When ABS brakes were first introduced a trend was noticed: rear end collisions actually INCREASED in cars with 4 wheel antilock brakes. The theory was that the noise and vibration the brakes make when the ABS operates "freaked out" drivers, who released the brakes, then rear ended the car in front of them.

MY ADVICE:

My advice is to get out on an open stretch of road with no one around and try stopping as hard as you can a few times. Get used to the "ABS experience" so the vibration ABS makes won't freak you out if the ABS system activates in a panic stop.

If the ABS "kicks in" during a panic stop, don't release the brakes. It should stop you as fast or faster than an "expert driver" in the same circumstance, "pumping his brakes!" Remember, the vibration of ABS is just normal operation!

The absolute fastest stop still happens when you are right on the verge of the wheel locking up, but not quite.
When the ABS activates it means the brakes have been applied too hard and a wheel has locked up. Thus an experienced or very careful driver may never use the antilock brakes, or at least never notice its operation.

ANTILOCK CAN HELP EVEN THE BEST DRIVERS

If a single wheel loses traction on braking, like when one wheel hits a puddle or slick spot, anti-lock can release the brakes on just that one wheel and leave the others alone. That's why the first and most high tech antilock brakes appeared in the sports car and racing industry, helping the best drivers in the world!. Close to follow were Tractor-trailer rigs: anti-lock brakes for the trailer and the rear wheels of the tractor have been common for quite some time.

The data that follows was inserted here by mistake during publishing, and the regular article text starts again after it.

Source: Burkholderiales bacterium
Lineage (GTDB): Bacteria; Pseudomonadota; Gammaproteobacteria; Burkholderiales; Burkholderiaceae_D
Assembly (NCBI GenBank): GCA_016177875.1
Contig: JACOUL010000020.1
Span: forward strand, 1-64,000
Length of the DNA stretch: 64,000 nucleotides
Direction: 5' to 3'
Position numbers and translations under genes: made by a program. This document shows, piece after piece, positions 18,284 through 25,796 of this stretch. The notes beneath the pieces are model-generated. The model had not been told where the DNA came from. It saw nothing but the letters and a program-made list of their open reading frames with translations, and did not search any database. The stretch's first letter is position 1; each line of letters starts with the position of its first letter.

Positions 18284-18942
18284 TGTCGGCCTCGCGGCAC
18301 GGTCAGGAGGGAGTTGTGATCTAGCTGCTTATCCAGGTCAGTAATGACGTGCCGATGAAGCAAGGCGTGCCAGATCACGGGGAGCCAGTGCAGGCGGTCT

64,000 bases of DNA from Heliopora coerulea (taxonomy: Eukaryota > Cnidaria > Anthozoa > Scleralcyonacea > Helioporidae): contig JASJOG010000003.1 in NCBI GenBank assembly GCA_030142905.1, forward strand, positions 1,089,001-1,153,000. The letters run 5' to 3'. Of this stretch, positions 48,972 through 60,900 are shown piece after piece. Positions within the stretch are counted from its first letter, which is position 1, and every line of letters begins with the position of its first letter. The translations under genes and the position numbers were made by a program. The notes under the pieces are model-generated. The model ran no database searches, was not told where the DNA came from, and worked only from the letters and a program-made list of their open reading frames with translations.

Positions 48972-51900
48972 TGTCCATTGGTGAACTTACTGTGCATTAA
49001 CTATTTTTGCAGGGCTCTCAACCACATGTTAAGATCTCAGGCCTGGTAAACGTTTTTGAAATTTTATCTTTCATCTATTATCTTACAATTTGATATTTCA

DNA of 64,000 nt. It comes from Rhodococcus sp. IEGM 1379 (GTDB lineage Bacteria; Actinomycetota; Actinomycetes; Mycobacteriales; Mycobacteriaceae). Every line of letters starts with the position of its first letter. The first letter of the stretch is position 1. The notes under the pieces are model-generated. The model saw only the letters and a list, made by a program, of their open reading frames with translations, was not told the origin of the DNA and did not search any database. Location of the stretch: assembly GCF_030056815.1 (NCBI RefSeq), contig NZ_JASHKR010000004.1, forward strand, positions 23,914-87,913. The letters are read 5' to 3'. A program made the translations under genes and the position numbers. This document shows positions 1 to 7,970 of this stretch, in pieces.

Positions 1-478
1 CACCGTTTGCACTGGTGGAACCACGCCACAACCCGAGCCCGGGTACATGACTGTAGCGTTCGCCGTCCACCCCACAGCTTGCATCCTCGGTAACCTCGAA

ANTI-SKID SYSTEMS

Some cars now use the anti-lock brake system as a anti-skid system also: if a wheel "breaks loose", losing traction, the brakes will apply to that wheel until its speed matches the other wheels. This keeps traction on the wheel, and distributes power to the other wheel(s!) which have better grip on the road. These cars can't get stuck in the mud, with one tire still and the other one spinning, digging a hole in the dirt.

Here's the National Highway and Traffic Safety Administration article on Antilock Brake Systems


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Thank you for visiting the ECONOMECHANIX WEB SITE. Please feel free to comment. We also serve the surrounding communities of Alachua, High Springs, Hawthorne, and Newberry! Gainesville has been my home since 1974, and I've loved Gvl and the Gators since I came here in the fall of 1974 to attend the University of Florida. I loved it so much I stayed and opened my car repair business. Originally it was out of the back of a 1963 Chevrolet wagon, but in 1977 a fellow mechanic and I opened an auto repair shop with actual walls, etc. I stayed in the same location for 26 years, and recently moved my operation to property I bought 15 miles east of Gainesville. I am doing most all the repairs myself now, having reduced my overhead from $1500 per month to practically nothing. I do work by appointment only. I mostly work only on my established customers cars, but I will occasionally take on new clients. E-mail me and I will either make arrangements to look at your car, or I will recommend you to someone who will.

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ABS: Anti-Lock Brake Systems